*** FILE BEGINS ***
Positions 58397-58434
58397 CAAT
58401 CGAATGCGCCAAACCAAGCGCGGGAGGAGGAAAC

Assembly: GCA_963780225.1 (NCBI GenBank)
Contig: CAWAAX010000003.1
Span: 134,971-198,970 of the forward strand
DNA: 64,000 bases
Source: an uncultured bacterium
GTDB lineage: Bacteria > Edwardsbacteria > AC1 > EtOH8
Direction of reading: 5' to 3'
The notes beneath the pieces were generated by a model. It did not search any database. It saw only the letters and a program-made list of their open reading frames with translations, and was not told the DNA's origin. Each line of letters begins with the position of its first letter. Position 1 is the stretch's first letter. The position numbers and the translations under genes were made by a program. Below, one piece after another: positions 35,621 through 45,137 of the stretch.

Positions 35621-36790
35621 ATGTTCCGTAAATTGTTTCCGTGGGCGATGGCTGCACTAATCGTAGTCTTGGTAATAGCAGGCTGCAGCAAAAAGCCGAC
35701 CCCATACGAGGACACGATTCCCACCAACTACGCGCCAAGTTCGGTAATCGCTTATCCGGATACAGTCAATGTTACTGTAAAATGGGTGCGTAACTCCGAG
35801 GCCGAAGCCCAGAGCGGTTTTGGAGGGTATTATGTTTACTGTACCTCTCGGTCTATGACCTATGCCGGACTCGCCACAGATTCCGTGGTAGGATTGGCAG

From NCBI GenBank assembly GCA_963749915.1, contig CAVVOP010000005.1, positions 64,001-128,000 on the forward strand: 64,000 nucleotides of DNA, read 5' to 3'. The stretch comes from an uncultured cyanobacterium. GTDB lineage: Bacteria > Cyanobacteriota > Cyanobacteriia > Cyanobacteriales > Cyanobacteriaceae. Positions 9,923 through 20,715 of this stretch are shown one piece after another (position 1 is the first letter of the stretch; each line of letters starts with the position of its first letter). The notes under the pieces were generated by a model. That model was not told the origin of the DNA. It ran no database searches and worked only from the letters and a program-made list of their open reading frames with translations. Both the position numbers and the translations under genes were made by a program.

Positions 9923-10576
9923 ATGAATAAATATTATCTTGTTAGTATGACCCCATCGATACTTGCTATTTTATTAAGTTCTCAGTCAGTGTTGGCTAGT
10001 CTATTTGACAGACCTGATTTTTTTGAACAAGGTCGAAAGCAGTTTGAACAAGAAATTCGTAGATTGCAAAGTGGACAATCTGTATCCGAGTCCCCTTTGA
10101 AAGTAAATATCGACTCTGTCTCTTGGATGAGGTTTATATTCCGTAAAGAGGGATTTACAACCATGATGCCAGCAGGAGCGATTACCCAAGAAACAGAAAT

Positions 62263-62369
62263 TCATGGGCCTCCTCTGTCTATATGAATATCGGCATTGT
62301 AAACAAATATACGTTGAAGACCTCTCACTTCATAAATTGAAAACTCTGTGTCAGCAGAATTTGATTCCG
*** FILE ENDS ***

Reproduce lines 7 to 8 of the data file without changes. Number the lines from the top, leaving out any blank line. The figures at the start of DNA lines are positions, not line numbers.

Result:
DNA: 64,000 bases
Source: an uncultured bacterium